Slicing an onion, to some, is like boiling water--a simple culinary exercise that can be done automatically and without much thought. This confidence comes from experience. But some of us are just extremely clumsy no matter how many hours we log in the kitchen. Which is a roundabout way of saying I cut myself real bad chopping an onion earlier this month. I've shown it to friends from nurses to brawny men who play full-contact sports and they all have the same reaction: cringing, tongues stuck out, "GUAHHHH GET IT AWAY FROM ME!" This can all be avoided by being mindful and keeping best practices in mind. I know I've mentioned using a fan to blow those tear-enducing gases away while you chop. The most important trick, however, is the finger tuck. You're practically digging your nails into the skin of the onion, pulling them under the knuckles. This way you'll hit the flat of the blade of your knife against your knuckles before you have a chance to lose any finger tips. I like the skin trick on this video.
You'll notice--no surprises--that my next recipe is onion free.
Thursday, February 24, 2011
Oh boy, did I underestimate this guy. I wouldn't call this a premeditated soup. This is soup perpetrated in the second degree. I had the cannelini beans presoaked because a quick inventory of my pantry earlier in the week informed me that little else was on hand. Two unharmed heads of garlic had been purchased with the idea of oven-roasting them for no reason other than it is seriously delicious. Things just turned out well for the soup bandit and this recipe. I cooked the beans and garlic while watching TV and put the whole thing together before turning in for bed. Though not particularly hungry, I fixed myself a small bowl to taste. And when I had finished that, I got back up and served myself another. This will be enough for two, and I regret not having made more. I'm presenting the original proportions that I cooked with, but I suggest doubling everything.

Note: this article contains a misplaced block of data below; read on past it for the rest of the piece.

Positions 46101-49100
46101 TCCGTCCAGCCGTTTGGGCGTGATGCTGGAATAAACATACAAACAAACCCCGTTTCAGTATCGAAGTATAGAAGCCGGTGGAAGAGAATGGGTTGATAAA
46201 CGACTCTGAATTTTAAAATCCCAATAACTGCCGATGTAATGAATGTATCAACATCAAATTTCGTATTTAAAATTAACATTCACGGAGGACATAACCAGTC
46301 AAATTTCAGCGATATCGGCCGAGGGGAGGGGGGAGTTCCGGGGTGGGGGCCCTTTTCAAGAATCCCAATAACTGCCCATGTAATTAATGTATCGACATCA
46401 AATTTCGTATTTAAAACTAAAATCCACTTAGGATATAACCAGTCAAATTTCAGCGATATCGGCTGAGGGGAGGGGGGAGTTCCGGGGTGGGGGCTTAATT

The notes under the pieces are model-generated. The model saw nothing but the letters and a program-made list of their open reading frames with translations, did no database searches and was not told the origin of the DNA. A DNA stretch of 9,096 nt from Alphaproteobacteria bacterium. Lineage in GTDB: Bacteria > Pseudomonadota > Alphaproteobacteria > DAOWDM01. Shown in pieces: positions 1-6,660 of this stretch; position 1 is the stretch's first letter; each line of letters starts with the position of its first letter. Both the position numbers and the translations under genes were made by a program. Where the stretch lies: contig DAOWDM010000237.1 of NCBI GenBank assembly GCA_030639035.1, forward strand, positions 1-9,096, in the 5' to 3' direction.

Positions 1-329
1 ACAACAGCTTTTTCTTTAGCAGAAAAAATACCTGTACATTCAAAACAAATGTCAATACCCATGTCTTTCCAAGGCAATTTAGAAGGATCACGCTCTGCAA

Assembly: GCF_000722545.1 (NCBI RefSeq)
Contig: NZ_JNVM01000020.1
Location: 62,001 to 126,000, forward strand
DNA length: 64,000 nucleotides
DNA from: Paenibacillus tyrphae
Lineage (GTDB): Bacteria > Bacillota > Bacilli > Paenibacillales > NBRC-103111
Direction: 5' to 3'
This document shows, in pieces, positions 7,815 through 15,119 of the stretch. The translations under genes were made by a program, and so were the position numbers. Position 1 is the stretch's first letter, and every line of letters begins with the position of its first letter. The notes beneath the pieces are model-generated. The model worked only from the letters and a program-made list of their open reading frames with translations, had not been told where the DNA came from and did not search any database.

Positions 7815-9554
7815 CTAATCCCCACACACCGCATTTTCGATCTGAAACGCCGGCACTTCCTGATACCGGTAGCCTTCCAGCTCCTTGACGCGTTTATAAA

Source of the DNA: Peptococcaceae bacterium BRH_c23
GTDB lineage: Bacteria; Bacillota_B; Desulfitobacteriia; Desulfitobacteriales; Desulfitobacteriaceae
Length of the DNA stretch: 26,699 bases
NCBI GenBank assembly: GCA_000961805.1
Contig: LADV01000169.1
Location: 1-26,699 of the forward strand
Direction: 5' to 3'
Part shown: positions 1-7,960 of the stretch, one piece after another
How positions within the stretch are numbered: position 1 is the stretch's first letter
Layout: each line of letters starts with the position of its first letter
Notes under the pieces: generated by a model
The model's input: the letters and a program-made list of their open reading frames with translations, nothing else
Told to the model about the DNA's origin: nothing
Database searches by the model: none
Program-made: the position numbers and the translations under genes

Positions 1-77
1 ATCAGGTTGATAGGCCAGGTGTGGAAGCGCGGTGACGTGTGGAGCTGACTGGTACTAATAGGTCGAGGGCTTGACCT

1/2 lb cannelini beans, dry (Great Northern or navy beans work as well)
2 tablespoons roasted garlic
1 cup vegetable broth
1/2 cup cream or half and half
1/2 head of cauliflower
1 tablespoon oregano
salt to taste
-Cook the presoaked, well-rinsed white beans until very soft (a little over an hour) but do not salt them.
-Preheat your oven to 350.
-Place each head of garlic in a piece of aluminum foil. Soak the tops with olive oil, sprinkle a bit of black pepper on top if you like, and close up the foil. You can cut the bottoms off the garlic heads beforehand to make extraction easier, but I don't find this step necessary. Cook for about an hour and 15 minutes. Once they come out of the oven, open the foil and let cool. Do not handle until at room temperature.
-Press gently at the tip of each clove to extract the garlic. It should be buttery in consistency. You can squeeze the whole thing in your fist to amuse yourself, but it gets pretty messy.
-Combine the white beans, broth, cream, and oregano in a food processor and blend. Add two tablespoons of the roasted garlic and a couple pinches of salt--you shouldn't need very much. Blend again.
-Heat a skillet and coat the bottom with olive oil.
-Break up the cauliflower florets into bite-sized pieces.
-Salt and fry the cauliflower on medium-high heat until you get a bit of char.
-Serve the soup topped with the fried cauliflower.